Working Paper
Do the effectiveness principles matter for development?

Evidence from aid effectiveness data

The Principles of Effective Development Co-operation provide an important reference point for foreign aid and international development assistance. Although the principles—country ownership, focus on results, inclusive partnerships, and transparency and mutual accountability—are framed to support more ‘effective’ development cooperation, there has been insufficient systematic research on their measurement and impact.

We address this gap and consider what can be learned about this relationship using the Global Partnership for Effective Development Co-operation’s (GPEDC) monitoring framework. We draw on standard social science approaches to conceptualization and measurement and descriptive statistical analysis to explore the relationship between adherence to the effectiveness principles and various development outcomes.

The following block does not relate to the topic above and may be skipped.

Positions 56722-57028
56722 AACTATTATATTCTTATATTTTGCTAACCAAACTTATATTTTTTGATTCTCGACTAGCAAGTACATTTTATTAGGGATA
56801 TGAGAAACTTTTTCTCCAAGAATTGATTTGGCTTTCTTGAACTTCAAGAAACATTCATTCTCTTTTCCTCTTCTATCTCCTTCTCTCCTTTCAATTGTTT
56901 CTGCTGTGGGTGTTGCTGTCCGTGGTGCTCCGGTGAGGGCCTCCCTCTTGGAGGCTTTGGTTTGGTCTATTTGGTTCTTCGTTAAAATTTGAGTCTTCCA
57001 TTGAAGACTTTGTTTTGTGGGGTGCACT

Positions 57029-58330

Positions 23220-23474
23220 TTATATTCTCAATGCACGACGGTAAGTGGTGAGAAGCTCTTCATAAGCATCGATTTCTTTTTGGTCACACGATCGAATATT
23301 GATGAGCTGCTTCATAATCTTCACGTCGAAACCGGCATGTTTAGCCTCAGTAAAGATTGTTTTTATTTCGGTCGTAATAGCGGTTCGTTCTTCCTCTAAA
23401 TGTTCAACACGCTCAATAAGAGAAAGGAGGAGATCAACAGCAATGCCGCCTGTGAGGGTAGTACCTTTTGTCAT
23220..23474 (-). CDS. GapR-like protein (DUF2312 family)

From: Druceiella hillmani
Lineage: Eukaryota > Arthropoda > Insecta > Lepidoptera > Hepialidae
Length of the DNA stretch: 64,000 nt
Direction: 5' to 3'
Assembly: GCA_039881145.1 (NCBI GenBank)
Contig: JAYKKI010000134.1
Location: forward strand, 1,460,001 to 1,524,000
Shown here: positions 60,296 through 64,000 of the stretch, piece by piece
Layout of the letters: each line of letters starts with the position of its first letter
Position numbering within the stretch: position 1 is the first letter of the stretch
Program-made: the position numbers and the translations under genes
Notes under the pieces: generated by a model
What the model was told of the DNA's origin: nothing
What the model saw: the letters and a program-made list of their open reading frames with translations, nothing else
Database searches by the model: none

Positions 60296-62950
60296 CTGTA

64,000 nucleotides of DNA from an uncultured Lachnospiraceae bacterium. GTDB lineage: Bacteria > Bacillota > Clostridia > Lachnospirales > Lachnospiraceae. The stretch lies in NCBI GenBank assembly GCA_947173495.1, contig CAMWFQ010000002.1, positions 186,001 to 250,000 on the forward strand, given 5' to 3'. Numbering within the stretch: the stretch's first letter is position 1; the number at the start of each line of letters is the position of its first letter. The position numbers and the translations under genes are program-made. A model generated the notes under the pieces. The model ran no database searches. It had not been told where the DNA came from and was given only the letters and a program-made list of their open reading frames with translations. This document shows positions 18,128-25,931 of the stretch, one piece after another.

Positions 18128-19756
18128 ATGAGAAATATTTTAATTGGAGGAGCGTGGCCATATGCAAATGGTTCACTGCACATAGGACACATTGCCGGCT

We find that, across countries, the empirical relationship between currently available GPEDC data and development outcomes is tenuous at best. Shortcomings in the data are a key reason for this lack of evidence. Some of these could be fixed straightforwardly with adjustments to the indicators and data collection approaches, but many relate to inherent challenges to measurement in this area.